I was planning to do some work tonight, but Fiona just called to tell me that the paper for the wedding invitations has finally arrived. Which means that we must now start constructing invitations and getting them mailed off. I'd like to bitch and complain and put it off, but really, the guest list is the one huge wedding-related albatross still weighing us down, so we really need to get stuck into and get some confirmations. If you're reading this and you're about to get an invitation, please RSVP as soon as humanly possible. It's the one thing left to organise with the potential to induce homicidal stress in Fiona, so don't make yourself a target. She's better at murder than you are.


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Tuesday, April 16, 2002

Once More, with Feeling

Last night's Buffy reminded why I bothered to watch the damned show after they graduated from high school. God-DAMN, but that was good.


"I have a theory. It could be bunnies." Heh.


SpamRadio

From the Weirdest Crap on the Internet file comes – recycling the weirdest crap on the internet. Could somebody with a decent sound card on their computer please check this out, and tell me how it sounds. I'm deeply, deeply curious. Especially about the smut.


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Monday, April 15, 2002

A clean chimney is a clean living room

Our house is an old ex-government housing duplex, with adjoining fireplaces between the two houses. They're old and bricked-up, but the chimney is still there. Lately, something energetic and nocturnal (I'm guessing a possum, but rats are also a distinct possibility) has taken up lodgings in the chimney. Every night we can hear it scrambling around, knocking down old ash and soot off the chimney walls as it makes its way out into the world. This has resulted in the buildup of – in places – soot and ash to the depth of half a foot. Unfortunately, as we have a large gas heater attached to the wall in front of the fireplace, this means that there was sodding great pile of ash built up behind it, blocking off the fan that sucks in cold air to be heated. As winter is currently showing signs of closing in rapidly, we therefore had no choice over the weekend but to pull it apart and attempt countermeasures.


First up we pulled the back off the heater and vacuumed up three bags worth of ash. Happily, my prediction that said ash would be greasy and disgusting went unrealised – thankfully it looks as though, when the fireplace was in regular use, it was only ever used to burn wood. Lucky. Still, our guess that the process of cleaning the ash out would result in carpets of enhanced ash content was right on the money.


So, off to Woolies to rent one of those do-it-yourself steam cleaners and various cleaning fluids, all at exhorbitant rate. For all that it cost a small fortune, it didn't do squat. The carpet stayed as dirty as ever. I took it back to the shop and did my best to play the role of legitimate complainant, but failed in my bid for a refund. So instead we forked over more money to have a professional come and do the job (much better idea as it turned out. Meanwhile, Jimbo and Fiona entertained themselves with some home renovations by knocking together a seal to keep further ash deposits from spilling out of the fireplace into the back of the heater (it may also keep out the rats/mice/possums, should they decide that the chimney just doesn't have that "shleter from the elements" quality they're after).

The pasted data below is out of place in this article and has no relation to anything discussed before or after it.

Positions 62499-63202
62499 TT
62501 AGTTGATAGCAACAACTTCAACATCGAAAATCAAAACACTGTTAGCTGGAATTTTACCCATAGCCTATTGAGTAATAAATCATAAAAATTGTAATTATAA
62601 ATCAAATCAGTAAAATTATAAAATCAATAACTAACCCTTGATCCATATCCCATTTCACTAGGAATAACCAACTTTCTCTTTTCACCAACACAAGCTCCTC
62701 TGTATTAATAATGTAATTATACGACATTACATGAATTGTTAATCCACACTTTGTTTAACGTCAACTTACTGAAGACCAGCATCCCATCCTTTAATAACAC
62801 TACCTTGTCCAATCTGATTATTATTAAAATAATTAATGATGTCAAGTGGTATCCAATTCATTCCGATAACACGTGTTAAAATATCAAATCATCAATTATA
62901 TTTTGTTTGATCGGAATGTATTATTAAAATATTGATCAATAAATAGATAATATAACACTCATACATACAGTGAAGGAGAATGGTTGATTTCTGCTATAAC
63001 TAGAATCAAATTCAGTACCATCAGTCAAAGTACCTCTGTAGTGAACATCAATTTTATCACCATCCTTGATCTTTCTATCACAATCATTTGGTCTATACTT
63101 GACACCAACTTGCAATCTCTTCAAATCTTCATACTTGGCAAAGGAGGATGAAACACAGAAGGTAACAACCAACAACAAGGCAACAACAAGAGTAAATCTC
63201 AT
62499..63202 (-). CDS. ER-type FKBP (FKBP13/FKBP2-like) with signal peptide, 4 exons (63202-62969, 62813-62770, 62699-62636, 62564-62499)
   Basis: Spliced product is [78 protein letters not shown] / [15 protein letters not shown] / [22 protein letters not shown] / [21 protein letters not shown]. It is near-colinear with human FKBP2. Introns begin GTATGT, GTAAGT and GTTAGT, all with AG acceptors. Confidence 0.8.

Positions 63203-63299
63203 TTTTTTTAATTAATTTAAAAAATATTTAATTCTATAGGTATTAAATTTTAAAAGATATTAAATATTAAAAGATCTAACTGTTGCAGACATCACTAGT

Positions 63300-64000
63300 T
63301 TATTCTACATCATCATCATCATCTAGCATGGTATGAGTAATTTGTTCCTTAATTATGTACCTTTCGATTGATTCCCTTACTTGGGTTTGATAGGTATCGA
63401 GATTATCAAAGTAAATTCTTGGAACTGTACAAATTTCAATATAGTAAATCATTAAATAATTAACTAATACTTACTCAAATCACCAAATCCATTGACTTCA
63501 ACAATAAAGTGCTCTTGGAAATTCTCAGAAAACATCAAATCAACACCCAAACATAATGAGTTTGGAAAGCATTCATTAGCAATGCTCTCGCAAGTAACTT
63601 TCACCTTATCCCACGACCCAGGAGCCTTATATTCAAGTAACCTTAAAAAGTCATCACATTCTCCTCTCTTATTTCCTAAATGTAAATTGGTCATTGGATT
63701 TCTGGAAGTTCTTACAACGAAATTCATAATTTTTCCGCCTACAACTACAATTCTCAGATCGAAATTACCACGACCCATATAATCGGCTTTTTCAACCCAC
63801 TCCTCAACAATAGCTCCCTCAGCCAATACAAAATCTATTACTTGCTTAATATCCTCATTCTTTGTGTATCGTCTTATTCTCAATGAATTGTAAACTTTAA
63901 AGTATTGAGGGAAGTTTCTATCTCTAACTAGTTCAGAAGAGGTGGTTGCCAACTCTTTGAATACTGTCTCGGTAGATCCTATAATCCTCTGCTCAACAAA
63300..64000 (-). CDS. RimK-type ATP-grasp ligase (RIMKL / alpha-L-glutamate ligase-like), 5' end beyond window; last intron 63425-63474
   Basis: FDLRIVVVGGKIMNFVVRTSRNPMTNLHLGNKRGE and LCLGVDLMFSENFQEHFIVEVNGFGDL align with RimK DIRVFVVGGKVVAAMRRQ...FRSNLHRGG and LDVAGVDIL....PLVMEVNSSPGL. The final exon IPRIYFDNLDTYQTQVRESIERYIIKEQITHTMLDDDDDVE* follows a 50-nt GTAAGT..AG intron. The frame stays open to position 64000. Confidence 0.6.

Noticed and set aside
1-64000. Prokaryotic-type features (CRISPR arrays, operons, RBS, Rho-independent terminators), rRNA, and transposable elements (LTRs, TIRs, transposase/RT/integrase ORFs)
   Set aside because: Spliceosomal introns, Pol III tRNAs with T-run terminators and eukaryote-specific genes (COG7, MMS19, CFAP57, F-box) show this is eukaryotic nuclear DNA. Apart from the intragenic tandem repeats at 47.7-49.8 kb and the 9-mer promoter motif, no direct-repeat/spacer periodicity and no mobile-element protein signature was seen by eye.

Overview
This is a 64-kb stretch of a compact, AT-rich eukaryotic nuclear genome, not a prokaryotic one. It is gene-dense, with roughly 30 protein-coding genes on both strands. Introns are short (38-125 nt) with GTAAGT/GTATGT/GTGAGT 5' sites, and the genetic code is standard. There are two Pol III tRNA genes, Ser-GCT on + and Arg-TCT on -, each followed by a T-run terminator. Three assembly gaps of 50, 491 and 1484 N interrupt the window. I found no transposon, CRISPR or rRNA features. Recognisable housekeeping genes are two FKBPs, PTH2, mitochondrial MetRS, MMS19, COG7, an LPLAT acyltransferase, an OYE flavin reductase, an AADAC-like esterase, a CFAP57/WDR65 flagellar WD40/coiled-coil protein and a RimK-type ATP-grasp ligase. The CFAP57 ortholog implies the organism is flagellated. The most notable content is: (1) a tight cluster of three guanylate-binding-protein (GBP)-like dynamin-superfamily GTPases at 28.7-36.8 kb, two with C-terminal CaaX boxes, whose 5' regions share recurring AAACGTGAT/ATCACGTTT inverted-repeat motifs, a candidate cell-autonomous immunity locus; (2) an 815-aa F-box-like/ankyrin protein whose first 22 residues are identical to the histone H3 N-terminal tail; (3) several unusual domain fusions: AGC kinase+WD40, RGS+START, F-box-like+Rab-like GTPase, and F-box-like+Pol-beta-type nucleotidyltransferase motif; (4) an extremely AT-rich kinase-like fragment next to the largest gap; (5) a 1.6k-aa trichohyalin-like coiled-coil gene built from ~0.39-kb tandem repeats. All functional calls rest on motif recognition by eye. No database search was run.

E Type Jazz

Alix showed up at lunchtime, so we decided to take a stroll to the Kamberra wine show (all except Fiona, who didn't feel that the forty minute walk each way to an event where she couln't sample any of the fare was particularly worthwhile). Luckily the walk was worthwhile in itself, because the samples on show were kind of overpriced and didn't look all that impressive (I could look but not taste, but it didn't leave me particularly heartbroken) and because the quite extraordinarily average jazz band did nothing for me. Although as Jimbo pointed out, dehydration-related dizziness and their slightly-off version of "Fly Me to the Moon" at least made us feel like we'd just watched an episode of Neon Genesis Evangelion.



Games

Well, after some vague, unfocused discussion on the walk to the wine fair, we decided that we'll start playing Delta Green, or, as Jimbo calls it Alias versus Cthulhu. Fair enough, too, come to think of it – Simon bought it for me for my birthday last year, so I really ought to reciprocate and give him a good game out of it. And there's some cracking good ideas in that book – more solid, usable gaming material per square paragraph than just about any other sourcebook I've ever seen. It almost makes me think that it might be worth shelling out a sizeable wad of bucks for Delta Green: Countdown


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Friday, April 12, 2002

Quiet week


It's been fairly laid back this week. We took Wednesday off and finalised our bridal registry at David Jones. I've got mixed feelings about this process: on the one hand, it feels sort of mercenary to tell people what it is you want them to get you for a wedding gift. On the other hand, it avoids that uncomfortable feeling of thinking you're buying something for someone that that may not need or ever use (hey Al – have you and Karen ever served a cake on that platter we gave you?). We've only put things on the list that we definitely want. And now that we've spent several days going over two separate DJ's with a fine-toothed comb, we really do want the stuff on the list! Window shopping can be dangerous…